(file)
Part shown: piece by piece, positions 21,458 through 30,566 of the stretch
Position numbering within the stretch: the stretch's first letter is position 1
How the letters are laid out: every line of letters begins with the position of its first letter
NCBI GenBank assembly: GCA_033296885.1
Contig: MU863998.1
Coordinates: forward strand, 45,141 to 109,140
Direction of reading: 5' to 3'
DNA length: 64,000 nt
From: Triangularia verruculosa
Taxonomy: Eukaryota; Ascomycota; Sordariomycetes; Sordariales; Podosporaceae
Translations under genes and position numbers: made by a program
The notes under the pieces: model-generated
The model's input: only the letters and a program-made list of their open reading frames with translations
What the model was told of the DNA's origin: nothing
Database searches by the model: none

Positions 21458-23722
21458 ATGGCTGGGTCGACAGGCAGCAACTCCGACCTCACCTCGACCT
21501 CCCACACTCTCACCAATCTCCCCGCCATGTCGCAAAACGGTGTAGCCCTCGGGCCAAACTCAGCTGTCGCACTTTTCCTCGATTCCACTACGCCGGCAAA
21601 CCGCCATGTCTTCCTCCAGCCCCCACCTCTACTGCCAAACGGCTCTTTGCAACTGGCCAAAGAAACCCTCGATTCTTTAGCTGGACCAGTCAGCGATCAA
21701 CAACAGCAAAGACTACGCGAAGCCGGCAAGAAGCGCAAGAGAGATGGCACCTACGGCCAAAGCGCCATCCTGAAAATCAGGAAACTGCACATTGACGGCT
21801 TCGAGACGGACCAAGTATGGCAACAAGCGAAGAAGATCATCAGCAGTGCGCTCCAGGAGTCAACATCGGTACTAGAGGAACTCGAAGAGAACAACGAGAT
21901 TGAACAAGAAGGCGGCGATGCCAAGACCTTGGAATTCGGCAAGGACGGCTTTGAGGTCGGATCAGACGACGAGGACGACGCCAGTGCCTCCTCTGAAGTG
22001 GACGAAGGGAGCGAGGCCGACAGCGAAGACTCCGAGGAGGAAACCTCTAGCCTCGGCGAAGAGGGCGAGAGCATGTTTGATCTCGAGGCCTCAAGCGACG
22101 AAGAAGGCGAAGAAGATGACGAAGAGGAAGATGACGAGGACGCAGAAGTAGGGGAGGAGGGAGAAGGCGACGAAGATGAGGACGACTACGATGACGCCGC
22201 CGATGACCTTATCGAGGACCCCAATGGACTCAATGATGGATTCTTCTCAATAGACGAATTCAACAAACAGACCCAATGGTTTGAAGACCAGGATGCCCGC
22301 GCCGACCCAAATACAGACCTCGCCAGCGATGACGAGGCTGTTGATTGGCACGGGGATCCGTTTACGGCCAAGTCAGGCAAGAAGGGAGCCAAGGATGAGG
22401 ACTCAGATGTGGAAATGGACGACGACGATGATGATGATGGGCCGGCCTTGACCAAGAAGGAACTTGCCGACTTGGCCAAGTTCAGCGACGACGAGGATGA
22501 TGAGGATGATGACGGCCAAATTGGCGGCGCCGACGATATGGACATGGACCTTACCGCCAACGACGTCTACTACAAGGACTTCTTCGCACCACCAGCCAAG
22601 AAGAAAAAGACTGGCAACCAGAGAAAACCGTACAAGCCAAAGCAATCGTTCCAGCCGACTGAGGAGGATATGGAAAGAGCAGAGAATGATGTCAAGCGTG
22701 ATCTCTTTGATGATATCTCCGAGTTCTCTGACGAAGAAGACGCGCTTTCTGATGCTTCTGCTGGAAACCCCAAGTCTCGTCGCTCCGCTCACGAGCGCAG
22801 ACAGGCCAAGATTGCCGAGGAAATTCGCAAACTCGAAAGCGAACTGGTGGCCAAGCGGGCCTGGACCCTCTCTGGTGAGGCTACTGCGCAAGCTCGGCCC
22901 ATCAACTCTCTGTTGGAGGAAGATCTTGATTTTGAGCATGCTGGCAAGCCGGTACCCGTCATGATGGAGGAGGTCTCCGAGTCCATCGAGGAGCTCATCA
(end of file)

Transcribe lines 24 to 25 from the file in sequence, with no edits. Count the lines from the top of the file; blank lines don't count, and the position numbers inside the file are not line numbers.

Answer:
22101 AAGAAGGCGAAGAAGATGACGAAGAGGAAGATGACGAGGACGCAGAAGTAGGGGAGGAGGGAGAAGGCGACGAAGATGAGGACGACTACGATGACGCCGC
22201 CGATGACCTTATCGAGGACCCCAATGGACTCAATGATGGATTCTTCTCAATAGACGAATTCAACAAACAGACCCAATGGTTTGAAGACCAGGATGCCCGC